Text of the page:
Skip to main content

ALERT: KPBS Radio is undergoing scheduled upgrade work which may result in temporary signal outages.

LATEST UPDATES: Tracking COVID-19 | Vaccines | Racial Justice

Is Nuclear Power The Best Option To Slow Climate Change?

Photo caption:

Photo credit: Courtesy of PublicAffairs

The cover of "A Bright Future" by Joshua Goldstein and Staffan Qvist.

California is moving away from nuclear power — the San Onofre Nuclear Generating Station closed over five years ago and Diablo Canyon Power Plant, the last nuclear power plant in California, is due to shut down in 2025.

But Joshua Goldstein, professor emeritus of International Relations at American University, argues in a new book that nuclear power is the best tool we have to meet our energy needs and prevent climate change.

Goldstein, co-author of “A Bright Future,” joins Midday Edition on Wednesday to discuss why he believes a mix of renewable energy, like solar and wind, and nuclear power is needed to curb our carbon emissions.

GUEST: Joshua Goldstein, co-author, “A Bright Future”

Subscribe to the Midday Edition podcast on iTunes, Google Play or your favorite podcatcher.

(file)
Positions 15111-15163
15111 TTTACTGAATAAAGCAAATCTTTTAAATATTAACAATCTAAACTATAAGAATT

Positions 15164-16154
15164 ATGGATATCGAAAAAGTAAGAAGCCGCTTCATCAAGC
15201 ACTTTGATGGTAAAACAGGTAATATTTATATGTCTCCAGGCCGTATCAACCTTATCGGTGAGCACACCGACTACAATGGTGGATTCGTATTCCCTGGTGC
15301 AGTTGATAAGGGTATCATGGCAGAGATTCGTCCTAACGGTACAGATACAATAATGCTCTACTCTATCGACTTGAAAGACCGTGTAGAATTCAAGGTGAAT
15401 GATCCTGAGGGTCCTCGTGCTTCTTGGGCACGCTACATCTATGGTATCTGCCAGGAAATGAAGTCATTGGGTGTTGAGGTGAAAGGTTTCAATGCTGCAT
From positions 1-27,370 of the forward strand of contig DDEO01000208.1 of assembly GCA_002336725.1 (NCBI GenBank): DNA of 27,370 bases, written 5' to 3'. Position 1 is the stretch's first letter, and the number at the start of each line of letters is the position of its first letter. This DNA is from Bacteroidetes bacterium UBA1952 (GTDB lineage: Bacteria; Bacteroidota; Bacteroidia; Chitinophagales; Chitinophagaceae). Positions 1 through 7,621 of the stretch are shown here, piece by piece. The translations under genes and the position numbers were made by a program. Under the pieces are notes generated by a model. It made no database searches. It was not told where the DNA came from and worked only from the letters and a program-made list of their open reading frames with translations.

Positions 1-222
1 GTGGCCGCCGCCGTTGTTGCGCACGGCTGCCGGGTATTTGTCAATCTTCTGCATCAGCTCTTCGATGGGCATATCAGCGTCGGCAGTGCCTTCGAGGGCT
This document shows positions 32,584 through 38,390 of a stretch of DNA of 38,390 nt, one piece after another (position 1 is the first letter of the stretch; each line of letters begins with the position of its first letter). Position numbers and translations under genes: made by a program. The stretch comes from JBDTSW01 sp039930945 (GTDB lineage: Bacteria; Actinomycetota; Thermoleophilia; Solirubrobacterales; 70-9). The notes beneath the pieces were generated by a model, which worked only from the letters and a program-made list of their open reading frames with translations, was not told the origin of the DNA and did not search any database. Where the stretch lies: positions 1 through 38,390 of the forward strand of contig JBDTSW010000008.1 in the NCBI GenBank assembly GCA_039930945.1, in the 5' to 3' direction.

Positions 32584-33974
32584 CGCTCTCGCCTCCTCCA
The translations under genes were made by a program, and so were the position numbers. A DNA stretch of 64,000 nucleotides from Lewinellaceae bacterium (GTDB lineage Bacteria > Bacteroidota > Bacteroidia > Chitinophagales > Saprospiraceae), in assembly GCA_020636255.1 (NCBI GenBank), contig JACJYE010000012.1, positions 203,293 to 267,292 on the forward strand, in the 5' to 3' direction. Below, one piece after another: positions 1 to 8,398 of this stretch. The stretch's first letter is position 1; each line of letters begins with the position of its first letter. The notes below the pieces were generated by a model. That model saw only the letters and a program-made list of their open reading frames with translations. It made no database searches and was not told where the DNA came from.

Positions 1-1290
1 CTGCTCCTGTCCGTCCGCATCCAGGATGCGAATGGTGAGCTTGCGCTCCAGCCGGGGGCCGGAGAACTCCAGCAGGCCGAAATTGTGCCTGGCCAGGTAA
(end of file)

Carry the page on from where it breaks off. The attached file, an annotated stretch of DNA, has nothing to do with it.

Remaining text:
California is moving away from nuclear power. But a new book is out that says nuclear power is the best tool we have to meet our energy needs and prevent climate change.


San Diego News Now podcast branding

San Diego news; when you want it, where you want it. Get local stories on politics, education, health, environment, the border and more. New episodes are ready weekday mornings. Hosted by Anica Colbert and produced by KPBS, San Diego and the Imperial County's NPR and PBS station.

  • Your curated weekly guide to local arts and culture in San Diego, from Arts Calendar Editor Julia Dixon Evans, delivered to your inbox every Thursday afternoon.

This site is protected by reCAPTCHA and the Google Privacy Policy and Terms of Service apply.

Midday Edition banner

KPBS Midday Edition is a daily radio news magazine keeping San Diego in the know on everything from politics to the arts.

Want more KPBS news?
Find us on Twitter and Facebook, or sign up for our newsletters.

To view PDF documents, Download Acrobat Reader.